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not my frame been well knit together, I should have fallen a sacrifice to this infer_1 nal system of abomination ;, as did about this time, or a little after, an amiable, mild, gentlemanly, promising boy. He was the only. child of a gentleman of large property, who was member of parliament for Essex.. He was tender, delicate, and had been brought up softly. I knew him well, and he was often wont to say to me, that the la. borious employments he was obliged to undergo, and the cruel treatment he was compelled to endure, would be the death of him; and so it was; in a little less thanfive months he was sent to the house appointed for all the living; he was offered up as a sacrifice upon the bloody shrine of the temple of monastic dulness, and inquisitorial barbarity. Farewell, dear youth! thy gentle virtues , deserved a happier fate. Surely if thy mother had but been apprised of a thousandth part of the cruelty inflicted on the helpless babes who are immured within this dungeon, she would have prevented thy going thither; or if that were


not in her power, she would with Constance have exclaimed,

• And now will canker sorrow eat my bud, • And chase the native beauty from his cheek; • And he will look as hollow as a ghost; • As dim and meagre as an ague's fit; • And so he'll die ; and rising so again, · When I shall meet him in the court of Heaven, • I shall not know him; therefore, never, never • Must I behold my lovely darling more.'

And full soon she might have said,

• Grief fills the room up of mine absent child, • Lies in his bed, walks up and down with me ; • Puts on his pretty looks, repeats his words, • Remembers me of all his gracious ports ; • Stuffs out his vacant garments with his form ; • Then have I reason to be fond of grief; • For since the birth of Cain, the first male child, • To him that did but yesterday suspire, • There was not such a gracious creature born.'

The physicians, God bless them! shook their heads, and very gravely declared that the young gentleman died of a concussion of the brain; and there was an end of the matter: the vacancy at college was soon filand no remorse was felt by the masters, who, by not preventing, had encouraged, or by the boys who had actually perpetrated, this deed of death. It should seem that I was more unfortunate than the generality of those who are so wretched as to become links in this catenation of diabolism ; for I was so unlucky as to incur the implacable and unremitting enmity of one of the præfects, because I, without intending it, and very innocently on my part, was suspected of having watched him in one of his nocturnal depredations on the cash belonging to the college as a body. The fact was this : I had crept into the antichapel cloisters, in order to take a nap, one evening, when this fellow entering the said cloister, but for a different purpose, heard me snore, and, without more ado, seized me by the hair, dragged me out into the quadrangle, and under a lamp examined my face. After much opprobrious language, and threatening that he would do my business for me, not only, if I ever watched him again, but if ever I dared to tell any one what I had seen to night, (now, in good truth I had seen nothing,) he beat me most unmercifully, and for so great a length of time, that I really thought he meant to murder me on the spot. When he had ceased, I began to reflect on what the rascal had said, and my curiosity was not a little roused by the alarm, which he had expressed, lest I should discover some secret which I was unacquainted with. I, therefore, was determined, be the consequences what they might, to follow and watch him more particularly, as I had been so brutally used without a cause. Accordingly I crawled into the cloister, found the chapel door a little a-jar, entered very softly, groped my way along the antichapel, found the door of the chapel itself unlocked, and entered with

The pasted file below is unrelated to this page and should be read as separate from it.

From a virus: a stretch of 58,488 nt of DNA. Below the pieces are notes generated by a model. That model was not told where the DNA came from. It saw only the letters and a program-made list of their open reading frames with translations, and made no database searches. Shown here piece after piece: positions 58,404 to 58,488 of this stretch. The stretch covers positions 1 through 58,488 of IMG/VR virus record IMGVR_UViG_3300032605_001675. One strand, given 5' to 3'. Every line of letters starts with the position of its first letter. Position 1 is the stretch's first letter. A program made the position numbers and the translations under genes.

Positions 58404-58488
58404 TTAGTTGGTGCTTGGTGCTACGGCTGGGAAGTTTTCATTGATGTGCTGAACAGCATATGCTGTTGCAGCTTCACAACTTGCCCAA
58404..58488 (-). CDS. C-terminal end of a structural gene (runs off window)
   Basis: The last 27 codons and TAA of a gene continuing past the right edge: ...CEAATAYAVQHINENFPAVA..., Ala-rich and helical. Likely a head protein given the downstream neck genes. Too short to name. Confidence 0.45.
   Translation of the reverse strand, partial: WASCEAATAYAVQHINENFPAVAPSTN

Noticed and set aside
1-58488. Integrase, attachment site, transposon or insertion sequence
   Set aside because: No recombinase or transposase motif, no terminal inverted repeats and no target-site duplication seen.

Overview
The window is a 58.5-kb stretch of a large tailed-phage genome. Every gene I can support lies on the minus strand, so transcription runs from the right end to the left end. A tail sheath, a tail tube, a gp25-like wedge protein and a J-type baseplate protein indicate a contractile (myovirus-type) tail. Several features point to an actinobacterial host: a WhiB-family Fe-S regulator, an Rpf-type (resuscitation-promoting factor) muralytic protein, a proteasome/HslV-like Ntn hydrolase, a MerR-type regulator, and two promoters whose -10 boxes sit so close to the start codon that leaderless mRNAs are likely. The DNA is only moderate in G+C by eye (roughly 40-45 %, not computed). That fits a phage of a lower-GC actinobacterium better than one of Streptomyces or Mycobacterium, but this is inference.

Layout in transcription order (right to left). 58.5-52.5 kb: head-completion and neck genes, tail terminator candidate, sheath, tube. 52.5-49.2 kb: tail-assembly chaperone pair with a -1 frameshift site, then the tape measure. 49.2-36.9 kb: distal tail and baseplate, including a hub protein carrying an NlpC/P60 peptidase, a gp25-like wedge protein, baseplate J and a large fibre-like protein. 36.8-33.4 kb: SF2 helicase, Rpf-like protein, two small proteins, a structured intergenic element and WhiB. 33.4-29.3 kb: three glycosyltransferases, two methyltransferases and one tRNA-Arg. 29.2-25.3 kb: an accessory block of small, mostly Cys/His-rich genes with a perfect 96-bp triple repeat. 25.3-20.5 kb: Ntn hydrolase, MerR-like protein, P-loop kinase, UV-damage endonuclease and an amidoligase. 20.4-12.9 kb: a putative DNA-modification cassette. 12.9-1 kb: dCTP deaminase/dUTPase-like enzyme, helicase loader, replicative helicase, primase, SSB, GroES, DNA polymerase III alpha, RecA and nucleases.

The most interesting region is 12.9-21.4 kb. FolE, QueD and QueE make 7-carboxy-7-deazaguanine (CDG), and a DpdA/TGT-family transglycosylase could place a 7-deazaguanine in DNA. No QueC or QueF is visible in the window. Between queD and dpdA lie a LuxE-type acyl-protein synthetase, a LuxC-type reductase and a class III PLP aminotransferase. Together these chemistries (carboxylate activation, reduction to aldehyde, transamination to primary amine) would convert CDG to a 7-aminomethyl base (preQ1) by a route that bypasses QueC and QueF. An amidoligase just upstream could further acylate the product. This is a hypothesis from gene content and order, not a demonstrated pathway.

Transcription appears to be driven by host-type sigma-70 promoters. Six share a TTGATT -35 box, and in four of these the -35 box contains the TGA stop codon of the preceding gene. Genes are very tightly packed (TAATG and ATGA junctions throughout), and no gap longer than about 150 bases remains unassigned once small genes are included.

led up;

great palpitation of heart; for now I began to suspect on what errand this worthy præpositor was going, and I well knew that if he should discover me to be watching him, he would certainly put an end to my existence. Nevertheless I proceeded, and felt my way up the whole length of the chapel, till coming to the door-way leading up to the organloft and some apartments above, I descriel a faint glimmering of light. It was the dark lantern of my tyrant. I now crept up the stairs more cautiously than ever, fearing even to breathe; he more than once turned round, but his lantern prevented him from seeing me, though I could discern him. At length he arrived at his place of destination; it was a room, in which stood a large chest, containing a great quantity of money belonging to the college. This chest he opened, and, to his great mortification, saw in it an amazing number of bank-notes, with none of which he chose to meddle; at last, after much searching, he discovered a few loose guineas, which he secured, locked the chest, and departed. I followed. We had not proceeded far down the steps, before all was dark, in a moment he had shaded his lantern, and, in a low hollow voice, uttered a dreadful execration that he heard some one breathe. I was now in the extremest trepidation; if I moved forward, I should inevitably rush against him, and so meet my fate; if I attempted to retreat, the noise would certainly attract his notice, and he would pursue after me, and thus I should

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